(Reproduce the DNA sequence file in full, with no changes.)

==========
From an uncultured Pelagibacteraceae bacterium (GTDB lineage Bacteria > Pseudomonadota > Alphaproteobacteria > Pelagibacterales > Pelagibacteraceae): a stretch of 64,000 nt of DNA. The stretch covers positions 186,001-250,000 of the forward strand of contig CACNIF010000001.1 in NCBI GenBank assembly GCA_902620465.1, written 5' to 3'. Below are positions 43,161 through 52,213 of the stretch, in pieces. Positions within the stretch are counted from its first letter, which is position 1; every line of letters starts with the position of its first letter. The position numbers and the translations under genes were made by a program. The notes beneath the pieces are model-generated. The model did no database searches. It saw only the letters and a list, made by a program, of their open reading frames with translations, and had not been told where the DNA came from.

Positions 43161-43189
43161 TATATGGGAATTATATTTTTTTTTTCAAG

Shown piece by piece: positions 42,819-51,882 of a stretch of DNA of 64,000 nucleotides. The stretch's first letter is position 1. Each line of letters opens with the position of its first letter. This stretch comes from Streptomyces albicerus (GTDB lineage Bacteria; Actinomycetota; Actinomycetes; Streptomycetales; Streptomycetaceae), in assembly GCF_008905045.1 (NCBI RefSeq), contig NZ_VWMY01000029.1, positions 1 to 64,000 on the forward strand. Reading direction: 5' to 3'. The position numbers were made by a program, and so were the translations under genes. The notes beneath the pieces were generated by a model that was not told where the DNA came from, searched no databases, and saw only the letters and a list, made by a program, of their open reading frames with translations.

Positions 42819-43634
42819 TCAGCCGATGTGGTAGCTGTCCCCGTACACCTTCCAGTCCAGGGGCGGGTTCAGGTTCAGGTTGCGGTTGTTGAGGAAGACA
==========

From an uncultured Pelagibacteraceae bacterium (GTDB lineage Bacteria > Pseudomonadota > Alphaproteobacteria > Pelagibacterales > Pelagibacteraceae): a stretch of 64,000 nt of DNA. The stretch covers positions 186,001-250,000 of the forward strand of contig CACNIF010000001.1 in NCBI GenBank assembly GCA_902620465.1, written 5' to 3'. Below are positions 43,161 through 52,213 of the stretch, in pieces. Positions within the stretch are counted from its first letter, which is position 1; every line of letters starts with the position of its first letter. The position numbers and the translations under genes were made by a program. The notes beneath the pieces are model-generated. The model did no database searches. It saw only the letters and a list, made by a program, of their open reading frames with translations, and had not been told where the DNA came from.

Positions 43161-43189
43161 TATATGGGAATTATATTTTTTTTTTCAAG

Shown piece by piece: positions 42,819-51,882 of a stretch of DNA of 64,000 nucleotides. The stretch's first letter is position 1. Each line of letters opens with the position of its first letter. This stretch comes from Streptomyces albicerus (GTDB lineage Bacteria; Actinomycetota; Actinomycetes; Streptomycetales; Streptomycetaceae), in assembly GCF_008905045.1 (NCBI RefSeq), contig NZ_VWMY01000029.1, positions 1 to 64,000 on the forward strand. Reading direction: 5' to 3'. The position numbers were made by a program, and so were the translations under genes. The notes beneath the pieces were generated by a model that was not told where the DNA came from, searched no databases, and saw only the letters and a list, made by a program, of their open reading frames with translations.

Positions 42819-43634
42819 TCAGCCGATGTGGTAGCTGTCCCCGTACACCTTCCAGTCCAGGGGCGGGTTCAGGTTCAGGTTGCGGTTGTTGAGGAAGACA